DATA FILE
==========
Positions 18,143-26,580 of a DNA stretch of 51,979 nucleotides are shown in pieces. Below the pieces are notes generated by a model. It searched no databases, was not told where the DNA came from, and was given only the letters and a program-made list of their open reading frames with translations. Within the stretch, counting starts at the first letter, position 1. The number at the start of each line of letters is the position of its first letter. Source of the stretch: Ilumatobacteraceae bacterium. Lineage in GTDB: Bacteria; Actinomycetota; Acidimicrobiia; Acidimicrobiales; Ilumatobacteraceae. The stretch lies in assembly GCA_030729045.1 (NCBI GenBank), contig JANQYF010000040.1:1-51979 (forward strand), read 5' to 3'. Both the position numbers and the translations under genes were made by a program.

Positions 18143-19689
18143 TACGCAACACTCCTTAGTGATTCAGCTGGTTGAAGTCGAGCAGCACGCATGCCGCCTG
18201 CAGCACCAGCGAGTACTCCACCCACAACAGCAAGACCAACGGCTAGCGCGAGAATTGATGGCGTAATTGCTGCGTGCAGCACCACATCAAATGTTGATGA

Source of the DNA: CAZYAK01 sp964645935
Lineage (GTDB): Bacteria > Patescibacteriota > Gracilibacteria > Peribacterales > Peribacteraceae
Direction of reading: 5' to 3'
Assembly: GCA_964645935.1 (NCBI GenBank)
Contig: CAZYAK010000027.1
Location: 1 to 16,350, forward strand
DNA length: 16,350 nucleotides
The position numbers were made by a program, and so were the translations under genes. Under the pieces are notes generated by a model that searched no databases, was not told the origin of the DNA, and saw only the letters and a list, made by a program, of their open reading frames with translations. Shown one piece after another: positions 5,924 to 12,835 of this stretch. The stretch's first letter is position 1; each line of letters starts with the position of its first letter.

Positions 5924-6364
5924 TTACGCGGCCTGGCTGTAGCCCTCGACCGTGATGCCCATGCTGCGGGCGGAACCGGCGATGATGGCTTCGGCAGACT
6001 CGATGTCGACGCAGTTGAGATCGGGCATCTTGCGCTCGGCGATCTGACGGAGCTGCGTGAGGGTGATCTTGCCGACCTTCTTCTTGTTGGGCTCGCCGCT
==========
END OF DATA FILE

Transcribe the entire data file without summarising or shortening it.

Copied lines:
Positions 18,143-26,580 of a DNA stretch of 51,979 nucleotides are shown in pieces. Below the pieces are notes generated by a model. It searched no databases, was not told where the DNA came from, and was given only the letters and a program-made list of their open reading frames with translations. Within the stretch, counting starts at the first letter, position 1. The number at the start of each line of letters is the position of its first letter. Source of the stretch: Ilumatobacteraceae bacterium. Lineage in GTDB: Bacteria; Actinomycetota; Acidimicrobiia; Acidimicrobiales; Ilumatobacteraceae. The stretch lies in assembly GCA_030729045.1 (NCBI GenBank), contig JANQYF010000040.1:1-51979 (forward strand), read 5' to 3'. Both the position numbers and the translations under genes were made by a program.

Positions 18143-19689
18143 TACGCAACACTCCTTAGTGATTCAGCTGGTTGAAGTCGAGCAGCACGCATGCCGCCTG
18201 CAGCACCAGCGAGTACTCCACCCACAACAGCAAGACCAACGGCTAGCGCGAGAATTGATGGCGTAATTGCTGCGTGCAGCACCACATCAAATGTTGATGA

Source of the DNA: CAZYAK01 sp964645935
Lineage (GTDB): Bacteria > Patescibacteriota > Gracilibacteria > Peribacterales > Peribacteraceae
Direction of reading: 5' to 3'
Assembly: GCA_964645935.1 (NCBI GenBank)
Contig: CAZYAK010000027.1
Location: 1 to 16,350, forward strand
DNA length: 16,350 nucleotides
The position numbers were made by a program, and so were the translations under genes. Under the pieces are notes generated by a model that searched no databases, was not told the origin of the DNA, and saw only the letters and a list, made by a program, of their open reading frames with translations. Shown one piece after another: positions 5,924 to 12,835 of this stretch. The stretch's first letter is position 1; each line of letters starts with the position of its first letter.

Positions 5924-6364
5924 TTACGCGGCCTGGCTGTAGCCCTCGACCGTGATGCCCATGCTGCGGGCGGAACCGGCGATGATGGCTTCGGCAGACT
6001 CGATGTCGACGCAGTTGAGATCGGGCATCTTGCGCTCGGCGATCTGACGGAGCTGCGTGAGGGTGATCTTGCCGACCTTCTTCTTGTTGGGCTCGCCGCT